Building a community center in a crowded, flood-prone Brazilian favela.
In the compact and crowded slums of Brazil, public space is a relative term. Children play in and out of front rooms and walkways, entrances to apartments often require trips through the homes of others, and parks are practically non-existent. Where there’s space to use, it’s used for housing, even in unsafe places. But when landslides wipe these homes out, or floods destroy them, an opportunity arises.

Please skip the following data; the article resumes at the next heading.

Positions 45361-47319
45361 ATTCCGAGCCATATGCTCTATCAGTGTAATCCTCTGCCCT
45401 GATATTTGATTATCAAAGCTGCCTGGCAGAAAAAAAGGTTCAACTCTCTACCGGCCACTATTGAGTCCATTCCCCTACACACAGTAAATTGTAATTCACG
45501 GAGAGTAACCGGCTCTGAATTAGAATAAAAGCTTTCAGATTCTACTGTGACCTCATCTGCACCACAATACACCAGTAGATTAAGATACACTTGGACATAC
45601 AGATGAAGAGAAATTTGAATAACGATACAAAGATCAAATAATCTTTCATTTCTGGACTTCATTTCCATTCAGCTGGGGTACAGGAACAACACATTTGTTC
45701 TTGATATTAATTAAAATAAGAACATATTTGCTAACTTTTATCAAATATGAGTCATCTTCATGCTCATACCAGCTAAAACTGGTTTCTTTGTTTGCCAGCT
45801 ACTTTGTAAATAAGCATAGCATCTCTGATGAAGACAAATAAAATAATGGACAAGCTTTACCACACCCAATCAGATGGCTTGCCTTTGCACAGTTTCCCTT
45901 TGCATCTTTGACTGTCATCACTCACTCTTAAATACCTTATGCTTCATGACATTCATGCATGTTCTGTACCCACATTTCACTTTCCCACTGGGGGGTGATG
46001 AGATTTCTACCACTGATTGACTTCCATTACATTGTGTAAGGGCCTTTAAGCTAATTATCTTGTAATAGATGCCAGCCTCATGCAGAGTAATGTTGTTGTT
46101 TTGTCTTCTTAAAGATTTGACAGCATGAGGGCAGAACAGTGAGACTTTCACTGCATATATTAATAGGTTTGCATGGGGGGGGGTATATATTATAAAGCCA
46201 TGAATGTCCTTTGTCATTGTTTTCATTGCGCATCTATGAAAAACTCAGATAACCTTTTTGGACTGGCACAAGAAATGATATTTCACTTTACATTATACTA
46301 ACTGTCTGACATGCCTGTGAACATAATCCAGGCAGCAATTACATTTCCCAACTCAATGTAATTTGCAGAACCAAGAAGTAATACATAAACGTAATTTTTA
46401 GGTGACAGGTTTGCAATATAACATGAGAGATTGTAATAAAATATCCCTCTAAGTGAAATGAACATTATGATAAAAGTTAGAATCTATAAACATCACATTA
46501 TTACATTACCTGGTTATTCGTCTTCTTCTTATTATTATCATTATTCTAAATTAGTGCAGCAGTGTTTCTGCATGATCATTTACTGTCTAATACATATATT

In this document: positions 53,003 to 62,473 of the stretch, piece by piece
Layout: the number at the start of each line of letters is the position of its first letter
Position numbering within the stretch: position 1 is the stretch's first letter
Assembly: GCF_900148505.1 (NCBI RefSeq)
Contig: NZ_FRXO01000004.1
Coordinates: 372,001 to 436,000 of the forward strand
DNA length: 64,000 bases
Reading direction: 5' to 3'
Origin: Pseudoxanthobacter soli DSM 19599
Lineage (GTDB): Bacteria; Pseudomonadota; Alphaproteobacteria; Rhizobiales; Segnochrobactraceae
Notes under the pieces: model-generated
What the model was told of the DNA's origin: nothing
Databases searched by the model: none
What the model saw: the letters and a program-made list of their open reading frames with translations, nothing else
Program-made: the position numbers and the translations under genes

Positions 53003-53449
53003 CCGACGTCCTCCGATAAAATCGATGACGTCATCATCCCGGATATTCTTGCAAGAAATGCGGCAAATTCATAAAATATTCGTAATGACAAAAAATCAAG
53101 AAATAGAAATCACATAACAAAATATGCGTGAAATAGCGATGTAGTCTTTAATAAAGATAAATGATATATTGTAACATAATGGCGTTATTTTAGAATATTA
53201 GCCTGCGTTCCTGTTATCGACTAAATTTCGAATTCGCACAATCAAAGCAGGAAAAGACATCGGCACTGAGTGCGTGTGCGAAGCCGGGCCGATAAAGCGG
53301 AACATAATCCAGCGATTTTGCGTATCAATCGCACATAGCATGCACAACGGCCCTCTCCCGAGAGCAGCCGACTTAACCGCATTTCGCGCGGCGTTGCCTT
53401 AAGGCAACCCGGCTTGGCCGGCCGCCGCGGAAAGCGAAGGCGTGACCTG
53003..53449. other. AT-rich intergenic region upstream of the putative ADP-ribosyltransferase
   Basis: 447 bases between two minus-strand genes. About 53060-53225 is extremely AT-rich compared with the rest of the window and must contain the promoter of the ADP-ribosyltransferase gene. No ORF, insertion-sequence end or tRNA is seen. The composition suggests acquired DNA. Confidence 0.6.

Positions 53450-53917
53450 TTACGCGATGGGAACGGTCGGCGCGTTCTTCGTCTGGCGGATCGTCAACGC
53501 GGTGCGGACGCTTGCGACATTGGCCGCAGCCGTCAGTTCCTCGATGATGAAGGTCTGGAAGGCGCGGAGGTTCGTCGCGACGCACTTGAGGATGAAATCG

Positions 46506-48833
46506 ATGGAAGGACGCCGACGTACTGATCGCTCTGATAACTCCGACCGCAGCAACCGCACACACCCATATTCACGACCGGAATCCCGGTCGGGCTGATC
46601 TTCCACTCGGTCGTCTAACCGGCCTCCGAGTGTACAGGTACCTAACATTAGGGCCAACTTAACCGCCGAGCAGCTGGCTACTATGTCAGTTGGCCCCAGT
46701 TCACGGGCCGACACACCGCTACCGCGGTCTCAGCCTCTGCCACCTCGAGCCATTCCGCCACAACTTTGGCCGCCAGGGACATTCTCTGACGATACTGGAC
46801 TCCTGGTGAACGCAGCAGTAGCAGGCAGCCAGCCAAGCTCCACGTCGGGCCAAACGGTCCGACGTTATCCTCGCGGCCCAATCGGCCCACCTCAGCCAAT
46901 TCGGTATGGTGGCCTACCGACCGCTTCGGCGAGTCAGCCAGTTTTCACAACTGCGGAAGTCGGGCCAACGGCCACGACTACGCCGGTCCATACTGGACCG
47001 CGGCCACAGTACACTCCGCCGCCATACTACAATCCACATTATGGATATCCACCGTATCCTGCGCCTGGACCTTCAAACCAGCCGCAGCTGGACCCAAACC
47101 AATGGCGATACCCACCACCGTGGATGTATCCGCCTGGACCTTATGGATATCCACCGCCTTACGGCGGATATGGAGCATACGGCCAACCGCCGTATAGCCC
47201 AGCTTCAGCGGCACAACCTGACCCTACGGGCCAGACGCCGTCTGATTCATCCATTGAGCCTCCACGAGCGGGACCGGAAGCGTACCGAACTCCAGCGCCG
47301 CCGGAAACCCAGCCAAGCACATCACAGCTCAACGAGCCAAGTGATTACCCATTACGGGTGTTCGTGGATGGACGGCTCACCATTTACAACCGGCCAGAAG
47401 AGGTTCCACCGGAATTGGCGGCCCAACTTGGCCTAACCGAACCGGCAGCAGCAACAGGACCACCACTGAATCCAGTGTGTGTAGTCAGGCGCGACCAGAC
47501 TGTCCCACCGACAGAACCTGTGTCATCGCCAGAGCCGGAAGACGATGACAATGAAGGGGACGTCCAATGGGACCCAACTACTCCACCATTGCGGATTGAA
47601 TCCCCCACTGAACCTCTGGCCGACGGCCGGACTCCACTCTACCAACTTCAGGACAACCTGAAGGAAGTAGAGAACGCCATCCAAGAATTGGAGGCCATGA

The slums of Rio de Janeiro—the infamous favelas—pile onto and up and over the city’s iconic steep hillsides. Simply getting from point A to point B requires a sub-alphabet of zigzaggery up stairs, over switchbacks, and through alleyways that can be just a few feet wide.
There’s nowhere for public transit to go. Nowhere, that is, but up.
That’s the direction for the newest transportation system in Rio, slated to open in March: a six-station gondola line running above a collection of favelas known as the Complexo do Alemão. The government says that 152 gondolas will carry 30,000 people a day along a 2.1-mile route over the neighborhood, transforming the hour-and-a-half trudge to a nearby commuter rail station into a 16-minute sky ride.